The resurrection of the dead changes everything about how we will live. Paul did not live for the preservation of his life. He lived for the advancing of the gospel because of the hope of the resurrection. The resurrection means that we will give our lives to follow Jesus. We will risk our lives for him. We will sacrifice our lives for him. Christians have a radically different mindset than the world. Physical death is no longer the greatest fear nor the greatest tragedy. We will risk our lives and we will risk our well-being because of the resurrection. We will ask not how to save our lives but how to lose our lives for the sake of the gospel.
For whoever would save his life will lose it, but whoever loses his life for my sake and the gospel’s will save it. (Mark 8:35 ESV)
We will ask what will lead to the spiritual salvation of myself and others. My concern will not be for the earth and the things that happen on the earth or in this country or in this state or in this county. My concern will only be about losing my life to save others. The resurrection is the motivation for enduring suffering. The resurrection is the motivation for facing powerful opponents every day.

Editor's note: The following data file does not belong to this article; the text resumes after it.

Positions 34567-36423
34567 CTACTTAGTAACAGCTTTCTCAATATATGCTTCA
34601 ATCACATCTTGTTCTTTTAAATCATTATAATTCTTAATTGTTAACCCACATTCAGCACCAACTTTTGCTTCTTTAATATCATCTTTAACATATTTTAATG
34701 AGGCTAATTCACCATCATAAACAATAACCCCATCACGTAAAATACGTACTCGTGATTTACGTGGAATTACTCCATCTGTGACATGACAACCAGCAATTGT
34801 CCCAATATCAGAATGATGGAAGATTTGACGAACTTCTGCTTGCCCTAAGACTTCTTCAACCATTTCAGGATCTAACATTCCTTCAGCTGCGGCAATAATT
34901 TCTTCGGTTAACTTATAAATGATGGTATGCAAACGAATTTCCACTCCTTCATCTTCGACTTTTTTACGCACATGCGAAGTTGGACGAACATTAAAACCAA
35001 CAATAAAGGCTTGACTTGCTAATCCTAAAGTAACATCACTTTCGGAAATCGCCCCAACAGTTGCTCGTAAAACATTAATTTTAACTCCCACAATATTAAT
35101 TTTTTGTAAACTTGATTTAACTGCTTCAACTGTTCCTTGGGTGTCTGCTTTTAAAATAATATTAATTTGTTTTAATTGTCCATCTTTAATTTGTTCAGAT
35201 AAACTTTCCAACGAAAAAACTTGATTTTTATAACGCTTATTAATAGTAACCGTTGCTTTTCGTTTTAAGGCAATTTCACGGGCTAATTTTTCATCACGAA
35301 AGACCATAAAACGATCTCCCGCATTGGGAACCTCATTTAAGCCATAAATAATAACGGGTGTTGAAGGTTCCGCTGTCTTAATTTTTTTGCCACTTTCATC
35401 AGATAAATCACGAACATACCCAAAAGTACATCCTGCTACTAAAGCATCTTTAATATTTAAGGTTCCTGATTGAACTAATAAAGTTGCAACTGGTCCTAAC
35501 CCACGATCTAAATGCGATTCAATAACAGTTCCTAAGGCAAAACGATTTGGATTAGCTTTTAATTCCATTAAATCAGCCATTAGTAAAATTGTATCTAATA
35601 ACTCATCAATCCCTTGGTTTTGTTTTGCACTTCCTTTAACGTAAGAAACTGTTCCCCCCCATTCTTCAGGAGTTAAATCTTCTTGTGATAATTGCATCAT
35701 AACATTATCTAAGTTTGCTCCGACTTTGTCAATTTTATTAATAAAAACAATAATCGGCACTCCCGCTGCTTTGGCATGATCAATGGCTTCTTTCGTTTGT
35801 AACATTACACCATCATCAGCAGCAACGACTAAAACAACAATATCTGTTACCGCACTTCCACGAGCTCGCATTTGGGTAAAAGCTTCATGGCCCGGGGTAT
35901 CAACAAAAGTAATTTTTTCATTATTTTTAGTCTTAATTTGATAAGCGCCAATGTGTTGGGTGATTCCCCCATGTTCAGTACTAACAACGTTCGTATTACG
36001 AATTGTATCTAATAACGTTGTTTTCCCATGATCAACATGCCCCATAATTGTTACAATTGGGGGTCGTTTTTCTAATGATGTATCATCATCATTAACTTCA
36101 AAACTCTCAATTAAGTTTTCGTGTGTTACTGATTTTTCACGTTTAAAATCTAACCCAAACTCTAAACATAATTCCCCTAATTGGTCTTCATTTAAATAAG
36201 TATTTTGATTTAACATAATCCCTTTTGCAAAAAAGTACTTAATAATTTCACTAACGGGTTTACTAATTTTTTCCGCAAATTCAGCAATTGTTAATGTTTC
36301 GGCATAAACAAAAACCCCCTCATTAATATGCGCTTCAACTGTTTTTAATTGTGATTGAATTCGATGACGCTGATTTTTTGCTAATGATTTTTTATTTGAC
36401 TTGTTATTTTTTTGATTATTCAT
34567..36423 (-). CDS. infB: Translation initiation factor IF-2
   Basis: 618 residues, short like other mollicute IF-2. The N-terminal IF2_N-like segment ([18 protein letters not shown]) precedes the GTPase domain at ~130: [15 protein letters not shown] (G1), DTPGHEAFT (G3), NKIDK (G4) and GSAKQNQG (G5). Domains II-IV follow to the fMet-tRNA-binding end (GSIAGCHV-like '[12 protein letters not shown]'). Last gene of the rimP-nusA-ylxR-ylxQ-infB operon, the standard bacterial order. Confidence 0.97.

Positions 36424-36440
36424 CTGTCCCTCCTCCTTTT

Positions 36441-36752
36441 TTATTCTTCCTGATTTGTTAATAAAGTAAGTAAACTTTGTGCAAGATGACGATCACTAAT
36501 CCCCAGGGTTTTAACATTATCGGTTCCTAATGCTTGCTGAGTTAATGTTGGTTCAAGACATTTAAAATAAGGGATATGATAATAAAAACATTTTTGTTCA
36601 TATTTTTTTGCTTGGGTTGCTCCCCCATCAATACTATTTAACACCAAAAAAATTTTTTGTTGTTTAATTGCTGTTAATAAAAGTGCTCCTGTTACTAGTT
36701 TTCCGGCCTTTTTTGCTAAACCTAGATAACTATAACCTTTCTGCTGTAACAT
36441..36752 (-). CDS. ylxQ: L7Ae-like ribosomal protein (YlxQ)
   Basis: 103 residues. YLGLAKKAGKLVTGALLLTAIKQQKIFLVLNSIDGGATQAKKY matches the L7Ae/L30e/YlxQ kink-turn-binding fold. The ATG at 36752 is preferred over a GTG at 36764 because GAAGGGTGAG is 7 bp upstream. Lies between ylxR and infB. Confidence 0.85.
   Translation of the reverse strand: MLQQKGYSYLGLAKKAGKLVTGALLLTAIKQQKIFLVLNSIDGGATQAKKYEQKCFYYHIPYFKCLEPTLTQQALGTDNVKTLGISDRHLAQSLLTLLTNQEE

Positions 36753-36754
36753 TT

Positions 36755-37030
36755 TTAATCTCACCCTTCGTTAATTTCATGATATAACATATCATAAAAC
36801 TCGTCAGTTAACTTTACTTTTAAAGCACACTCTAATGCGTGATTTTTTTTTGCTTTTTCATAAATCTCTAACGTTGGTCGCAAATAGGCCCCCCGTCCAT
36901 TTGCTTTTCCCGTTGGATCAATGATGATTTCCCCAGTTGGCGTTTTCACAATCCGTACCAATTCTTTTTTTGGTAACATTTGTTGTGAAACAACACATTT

In summary, we are baptized because of the hope of our resurrection and we give our lives for Christ in hope of our resurrection.
Holy living (15:33-34).
Verse 33 is egregiously taken out its context regularly. Paul warns these Christians to not be deceived. Bad company corrupts good morals. Recognize what Paul is teaching: listening to bad teaching corrupts. We see this today even among our own brethren. They have been taught certain things that cannot be substantiated with proper exegesis of the scriptures and therefore teach false things. Verses are taken out of context. Doctrines and traditions are created out of proof texting rather true, thorough bible study. We have to be so careful that we are not the “bad company” because we have bad theology and a bad understanding of God’s word.